Considering the invention more specifically, FIG. 1 depicts a unique printed circuit board 10 utilizing a metal-base substrate 11. The substrate may comprise any one of a number of metals, such as steel or aluminum, formed from coil or sheet stock, for example. Aluminum or brass is particlarly well suited in applications where the substrate must be non-magnetic. The substrate is coated with a material to provide a suitable insulating surface 12 upon which a circuit 13 of desired configuration may be deposited. This circuit normally comprises a plurality of metallic leads 14 and plated-through holes 15. A detailed sectional view of the circuit board of FIG. 1 is shown in FIG. 2.
In accordance with the invention, a common ground terminal area 17 is employed effectively to reduce any troublesome interference effects that might otherwise exist between closely spaced circuit leads or terminal holes. It has been found that a metal substrate, when grounded, substantially reduces circuit noise as compared to conventional nonmetallic boards 'with the same circuit. More specifically, such grounding has been found to reduce undesired intercoupling, radiation and eddy currents selectively to such an extent in a given circuit that it not only makes possible a reduction in circuit noise, but permits a substantial reduction in insulating surface area requirements. A reduction in the insulating areas, of course, directly makes possible a reduction in the overall size of the circuit board. This is naturally important in applications where circuit miniaturization is of primary importance.
Another advantage resulting from the use of a metal substrate is that the capacitance established between it and a given circuit may be accurately controlled and readily determined for any given coating thickness. This greatly facilitates the design of the printed circuit boards in advance of actual construction.
As a finished product, this novel circuit board also exhibits a number of other advantages over conventional nonmetallic counterparts. For example, the metal substrate is far superior to nonmetallic substrates in terms of strength, durability, and immunity to deterioration of electrical properties caused either by age or by exposure to certain chemical solutions normally involved in processing a circuit thereon. The last-mentioned aspect has proved particularly troublesome in conventional nonmetal'lic, boards wherein two or more circuit holes, for example, must be closely spaced. In such situations, nonmetallic substrates have been found to absorb chemical solutions involved in electroplating, for example, to such an extent that electrical characteristics of the substrate are often permanently affected.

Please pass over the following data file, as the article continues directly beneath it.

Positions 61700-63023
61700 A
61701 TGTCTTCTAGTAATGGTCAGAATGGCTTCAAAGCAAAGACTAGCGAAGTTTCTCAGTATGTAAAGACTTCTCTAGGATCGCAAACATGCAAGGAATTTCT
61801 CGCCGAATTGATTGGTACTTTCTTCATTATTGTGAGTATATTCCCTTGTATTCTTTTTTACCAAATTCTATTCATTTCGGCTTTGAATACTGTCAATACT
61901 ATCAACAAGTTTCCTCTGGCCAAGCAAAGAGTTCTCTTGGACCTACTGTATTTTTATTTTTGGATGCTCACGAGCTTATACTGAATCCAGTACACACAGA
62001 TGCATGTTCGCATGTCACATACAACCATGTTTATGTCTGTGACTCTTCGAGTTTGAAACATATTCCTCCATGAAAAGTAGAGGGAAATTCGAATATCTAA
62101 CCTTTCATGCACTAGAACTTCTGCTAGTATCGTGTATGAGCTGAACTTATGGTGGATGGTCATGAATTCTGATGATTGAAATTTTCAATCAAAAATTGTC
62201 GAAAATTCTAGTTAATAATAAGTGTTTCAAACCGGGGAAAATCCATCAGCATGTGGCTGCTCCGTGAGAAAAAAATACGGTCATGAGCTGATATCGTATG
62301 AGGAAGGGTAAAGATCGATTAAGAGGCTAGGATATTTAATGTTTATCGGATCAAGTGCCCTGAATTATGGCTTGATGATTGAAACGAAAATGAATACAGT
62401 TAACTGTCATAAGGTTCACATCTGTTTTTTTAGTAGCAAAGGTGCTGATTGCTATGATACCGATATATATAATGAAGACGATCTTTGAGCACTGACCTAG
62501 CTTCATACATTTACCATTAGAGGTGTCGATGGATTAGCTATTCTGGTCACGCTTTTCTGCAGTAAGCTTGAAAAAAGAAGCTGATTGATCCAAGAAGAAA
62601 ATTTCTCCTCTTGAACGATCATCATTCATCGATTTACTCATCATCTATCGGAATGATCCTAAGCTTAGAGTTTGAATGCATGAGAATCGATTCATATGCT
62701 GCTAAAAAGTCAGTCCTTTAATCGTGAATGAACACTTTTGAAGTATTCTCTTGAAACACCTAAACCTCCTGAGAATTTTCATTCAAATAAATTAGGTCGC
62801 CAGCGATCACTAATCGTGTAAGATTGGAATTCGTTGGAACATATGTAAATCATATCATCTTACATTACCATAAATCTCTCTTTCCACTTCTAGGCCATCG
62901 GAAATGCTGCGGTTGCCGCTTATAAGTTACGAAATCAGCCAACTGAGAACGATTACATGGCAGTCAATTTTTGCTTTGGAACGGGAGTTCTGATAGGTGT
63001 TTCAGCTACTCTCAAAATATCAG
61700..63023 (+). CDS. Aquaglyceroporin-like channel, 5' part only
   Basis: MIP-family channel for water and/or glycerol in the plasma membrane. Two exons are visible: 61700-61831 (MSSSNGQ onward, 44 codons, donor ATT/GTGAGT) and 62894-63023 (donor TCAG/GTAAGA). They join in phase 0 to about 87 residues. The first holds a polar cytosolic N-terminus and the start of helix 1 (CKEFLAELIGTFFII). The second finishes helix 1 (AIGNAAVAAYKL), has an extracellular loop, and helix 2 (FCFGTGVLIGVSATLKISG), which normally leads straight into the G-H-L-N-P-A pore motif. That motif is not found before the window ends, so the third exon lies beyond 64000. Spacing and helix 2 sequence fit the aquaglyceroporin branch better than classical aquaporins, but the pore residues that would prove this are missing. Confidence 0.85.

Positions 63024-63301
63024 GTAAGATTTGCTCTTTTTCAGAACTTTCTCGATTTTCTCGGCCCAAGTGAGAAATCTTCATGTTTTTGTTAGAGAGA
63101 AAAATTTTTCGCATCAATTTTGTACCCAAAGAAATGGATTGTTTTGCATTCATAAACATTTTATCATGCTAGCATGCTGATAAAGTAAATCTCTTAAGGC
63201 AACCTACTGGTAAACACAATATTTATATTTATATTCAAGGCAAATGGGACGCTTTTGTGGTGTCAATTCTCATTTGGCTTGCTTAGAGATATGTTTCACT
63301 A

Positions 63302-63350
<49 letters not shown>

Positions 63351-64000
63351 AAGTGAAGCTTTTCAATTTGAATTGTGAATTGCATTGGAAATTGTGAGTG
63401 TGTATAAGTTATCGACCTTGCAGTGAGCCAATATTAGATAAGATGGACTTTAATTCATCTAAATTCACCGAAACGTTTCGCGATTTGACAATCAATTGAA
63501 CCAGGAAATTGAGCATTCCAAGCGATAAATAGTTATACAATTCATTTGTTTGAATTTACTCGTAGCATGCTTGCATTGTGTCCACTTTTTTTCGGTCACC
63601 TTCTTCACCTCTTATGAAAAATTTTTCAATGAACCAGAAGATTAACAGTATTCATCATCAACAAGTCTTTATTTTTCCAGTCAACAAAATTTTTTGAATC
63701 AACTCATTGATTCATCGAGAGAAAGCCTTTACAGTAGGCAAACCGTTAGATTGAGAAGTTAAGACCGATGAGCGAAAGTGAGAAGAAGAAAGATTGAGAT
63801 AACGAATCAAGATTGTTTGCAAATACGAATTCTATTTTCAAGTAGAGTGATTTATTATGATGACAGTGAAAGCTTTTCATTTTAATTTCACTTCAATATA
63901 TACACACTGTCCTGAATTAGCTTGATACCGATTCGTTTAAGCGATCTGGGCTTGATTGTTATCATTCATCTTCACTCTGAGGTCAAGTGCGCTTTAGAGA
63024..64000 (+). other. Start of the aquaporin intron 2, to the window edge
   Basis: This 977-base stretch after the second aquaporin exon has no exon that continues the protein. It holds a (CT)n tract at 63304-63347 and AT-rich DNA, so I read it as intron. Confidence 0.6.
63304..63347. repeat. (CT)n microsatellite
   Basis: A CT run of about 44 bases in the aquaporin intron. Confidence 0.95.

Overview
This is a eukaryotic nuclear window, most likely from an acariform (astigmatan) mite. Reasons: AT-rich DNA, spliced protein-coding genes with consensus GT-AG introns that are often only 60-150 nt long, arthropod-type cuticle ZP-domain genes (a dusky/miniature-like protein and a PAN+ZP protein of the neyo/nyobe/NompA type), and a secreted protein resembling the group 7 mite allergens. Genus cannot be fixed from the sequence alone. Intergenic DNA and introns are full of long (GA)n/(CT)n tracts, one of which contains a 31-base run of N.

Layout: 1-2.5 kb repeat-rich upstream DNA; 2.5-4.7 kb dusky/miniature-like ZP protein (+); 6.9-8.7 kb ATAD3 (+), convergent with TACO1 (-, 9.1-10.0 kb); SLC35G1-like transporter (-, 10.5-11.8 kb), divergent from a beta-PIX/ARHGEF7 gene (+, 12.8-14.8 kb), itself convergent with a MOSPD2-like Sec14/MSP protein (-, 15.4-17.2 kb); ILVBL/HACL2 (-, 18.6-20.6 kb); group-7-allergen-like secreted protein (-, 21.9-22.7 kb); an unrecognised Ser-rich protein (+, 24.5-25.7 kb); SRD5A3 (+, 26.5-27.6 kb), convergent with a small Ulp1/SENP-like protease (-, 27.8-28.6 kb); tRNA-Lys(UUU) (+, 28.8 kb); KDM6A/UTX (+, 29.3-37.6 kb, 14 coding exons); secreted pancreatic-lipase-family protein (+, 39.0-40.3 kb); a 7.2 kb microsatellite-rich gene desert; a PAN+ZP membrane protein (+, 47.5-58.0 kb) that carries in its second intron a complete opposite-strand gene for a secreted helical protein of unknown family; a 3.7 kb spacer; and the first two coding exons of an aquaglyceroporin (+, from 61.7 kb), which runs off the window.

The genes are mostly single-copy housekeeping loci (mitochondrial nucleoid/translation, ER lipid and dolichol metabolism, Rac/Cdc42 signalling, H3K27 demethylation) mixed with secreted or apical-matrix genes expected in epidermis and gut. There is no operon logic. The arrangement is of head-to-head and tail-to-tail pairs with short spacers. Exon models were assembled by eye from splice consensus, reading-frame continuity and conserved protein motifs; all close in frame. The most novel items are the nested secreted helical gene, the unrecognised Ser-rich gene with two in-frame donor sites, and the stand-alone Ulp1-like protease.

Another advantage of a metal substrate as embodied herein is that it greatly facilitates manufacture in terms of ease of forming, shaping, punching, etc., and in being conductive to bending and shaping into various configurations, such as a chassis, for example, as depicted in FIG. 5, either before or after a circuit has been formed thereon. A metal substrate is also more economical both to purchase as a raw material and to process, than either phenol fibre laminates or epoxy glass laminates utilized heretofore. A further important advantage of the present circuit board is that its metal substrate constitutes a very good heat sink and, thus, minimizes heat dissipation problems often encountered with nonmetallic boards.
There are a number of other important features and advantages applicable to the printed circuit board embodied herein which are derived from the novel method by which it is manufactured. These features and advantages will become more readily understood and appreciated when considered in conjunction with the flow chart of FIG. 3. Associated with the flow chart are three tabulated columns designated Operation, Material and Equipment. Each of these columns lists in succession pertinent information corresponding to the successive process steps of the flow chart. It is to be understood that the tabulated information is disclosed only for purposes of illustration, and in no way is to be construed as allinclusive, or as necessarily being successively representative of the only or best process step, type of material or equipment, as the case may be, for every application. Similarly, all of the sequence steps illustrated in the flow chart are not necessarily essential for all printed circuit board applications, nor are all the steps required to pro duce a novel board in accordance with the principles of this invention. Those steps that are considered essential and unique in selective combinations will become more apparent hereinbelow. The various apparatus required to carry out the process steps identified in the serially arranged boxes of the flow chart may all be purchased commercially and are of well-known and conventional types. Accordingly, such equipment will only be shown schematically or pictorially in FIG. 4 and briefly described herein, a detailed description relating thereto not being considered either beneficial or necessary to the attainment of a clear understanding of this invention.
Starting with a prepunched (or drilled) metal blank 11 of steel, for example, which forms the printed circuit board substrate in accordance with the invention, the method of fabricating or processing the circuit thereon will now be described with reference to FIG. 4. The substrate is initially transported, such as by a suitable conveyor 40 and supporting means 41, depicted as a hook, to a chemical tank 42 containing a solution of alkali etch or caustic soda, for example, wherein the substrate is degreased. Other commercially available types of chemical solutions may be utilized with equal effectiveness. Alternatively, the substrate may be sand-blasted with grit, for example, by a nozzle supplied with grit under pressure.